In another sign of eroding public trust in the aftermath of Hurricane Katrina, confidence in the federal government's ability to respond to a terrorist attack unleashing nuclear or radioactive materials has fallen sharply in the hurricane's aftermath.
At the same time, there's a positive post-Katrina development: Many more Americans (albeit still a minority) now have their own meet-up plan should an emergency occur.
| Sampling, data collection and tabulation for this poll were done by TNS. |
Overall, 52 percent in this ABC News poll do express confidence in the government's ability to respond effectively to a nuclear or radiological terrorist attack – but that's fallen from 78 percent in late August, likely a result of the troubled hurricane response.
In terms of their own preparation, 40 percent now say they have a plan for how family members will communicate, or where to meet, if there's a serious emergency. That's jumped from 26 percent in August. Katrina again seems a likely factor.
In another result relevant to the recent hurricanes, 55 percent think the area where they live could be evacuated in a timely fashion in the event of a terrorist attack or natural disaster. But 42 percent are not confident that could happen – and just two in 10 are "very" confident their area could be evacuated rapidly.
This poll, including a detailed look at Americans' preparedness and concerns about possible terrorist attacks, supports the ABC News series "Loose Nukes on Main Street: The New Terror Threat," airing Sunday, Oct. 9 to Friday, Oct. 14. The series focuses on the security of radiological materials – or the lack thereof. The bulk of this survey was conducted in August, with some questions repeated after the recent hurricanes.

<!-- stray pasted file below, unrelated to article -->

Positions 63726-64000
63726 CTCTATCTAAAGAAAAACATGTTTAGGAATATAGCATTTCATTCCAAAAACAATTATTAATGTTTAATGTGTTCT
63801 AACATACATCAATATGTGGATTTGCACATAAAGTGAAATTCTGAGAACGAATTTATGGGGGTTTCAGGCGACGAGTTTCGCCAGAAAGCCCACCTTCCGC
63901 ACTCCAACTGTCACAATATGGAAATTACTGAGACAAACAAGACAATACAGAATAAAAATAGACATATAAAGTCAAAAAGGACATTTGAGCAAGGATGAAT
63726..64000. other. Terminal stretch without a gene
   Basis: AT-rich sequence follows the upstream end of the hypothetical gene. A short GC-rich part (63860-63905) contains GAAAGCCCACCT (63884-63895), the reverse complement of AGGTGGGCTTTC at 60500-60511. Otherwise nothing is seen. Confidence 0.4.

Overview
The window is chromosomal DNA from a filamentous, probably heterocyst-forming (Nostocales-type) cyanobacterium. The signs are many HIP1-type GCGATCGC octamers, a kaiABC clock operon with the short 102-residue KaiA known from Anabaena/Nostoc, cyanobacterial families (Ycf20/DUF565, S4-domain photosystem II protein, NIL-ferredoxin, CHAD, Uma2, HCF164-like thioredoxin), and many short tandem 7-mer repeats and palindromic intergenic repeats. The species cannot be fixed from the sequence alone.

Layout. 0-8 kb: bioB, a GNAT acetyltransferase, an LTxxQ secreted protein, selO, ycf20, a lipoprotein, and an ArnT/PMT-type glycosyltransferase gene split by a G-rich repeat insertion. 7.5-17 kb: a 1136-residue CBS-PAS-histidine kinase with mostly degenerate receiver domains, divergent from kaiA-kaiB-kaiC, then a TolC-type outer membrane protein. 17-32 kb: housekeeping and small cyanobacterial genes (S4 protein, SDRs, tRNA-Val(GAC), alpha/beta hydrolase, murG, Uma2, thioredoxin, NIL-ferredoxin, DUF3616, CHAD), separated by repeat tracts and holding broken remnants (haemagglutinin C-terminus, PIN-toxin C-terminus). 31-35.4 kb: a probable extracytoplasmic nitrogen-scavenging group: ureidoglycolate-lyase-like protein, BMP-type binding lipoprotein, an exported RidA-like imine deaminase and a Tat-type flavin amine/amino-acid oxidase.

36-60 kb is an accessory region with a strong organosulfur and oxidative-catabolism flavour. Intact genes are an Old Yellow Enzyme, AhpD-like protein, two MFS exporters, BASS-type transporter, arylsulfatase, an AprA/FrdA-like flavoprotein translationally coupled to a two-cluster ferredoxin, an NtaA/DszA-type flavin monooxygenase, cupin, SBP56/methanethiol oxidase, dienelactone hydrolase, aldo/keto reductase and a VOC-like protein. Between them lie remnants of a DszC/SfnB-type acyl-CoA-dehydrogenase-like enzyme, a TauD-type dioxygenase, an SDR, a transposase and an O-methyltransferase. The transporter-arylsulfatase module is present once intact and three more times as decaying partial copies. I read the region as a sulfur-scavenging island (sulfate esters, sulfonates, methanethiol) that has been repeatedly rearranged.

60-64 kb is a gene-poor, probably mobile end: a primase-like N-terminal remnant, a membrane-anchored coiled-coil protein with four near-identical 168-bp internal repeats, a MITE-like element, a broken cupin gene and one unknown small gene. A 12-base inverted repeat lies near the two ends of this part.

Emergency Preparedness Pre- and Post-Katrina
|Confident the federal government can respond effectively to a terror attack||52%||78%|
|Family has a meet-up plan in case of emergency||40||26|
Terrorism concerns overall are up from where they've been. Just under half, 49 percent, say the country is safer from terrorism than it was before Sept. 11, 2001, well down from its 2003 and 2004 levels. And 41 percent express confidence in the government's ability to prevent further attacks, a post-9/11 low (albeit barely).
If a terrorist attack using nuclear or radiological materials occurred in their area, fewer than three in 10 feel they'd know what to do. Among the rest, half say they wouldn't even know where to turn for information. And in such an attack, or one using chemical or biological weapons, nearly three-quarters think there'd be panic.
Public views seem to reflect a broad sense that "it won't happen to me." While two-thirds are worried about more major terrorist attacks, half as many are worried that they personally may be a victim, and just 8 percent are worried "a great deal" about it.
While those worries have been generally steady since shortly after the 9/11 attacks, confidence in the government's anti-terrorism efforts is down. In late August, before Katrina, 54 percent said the federal government should do more than it's currently doing to prevent another terrorist attack – a majority for the first time since 9/11.
Post-Katrina attitudes were critical of the government's disaster response, helping to push President Bush's job approval rating to a career low.
The survey finds particular concern about attacks unlike that on 9/11: While seven in 10 think the United States is doing enough to prevent airline hijackings, fewer than half think enough is being done to prevent car or suicide bombs, or to prevent terrorists from obtaining nuclear bomb materials or making a so-called "dirty bomb." And far fewer are very confident that nuclear materials here and abroad are being adequately protected.
Considering a range of nuclear materials, Americans are most confident that U.S. nuclear weapons are well-protected from terrorists. But while eight in 10 are confident that these are adequately kept away from terrorists, fewer, four in 10, are very confident of it.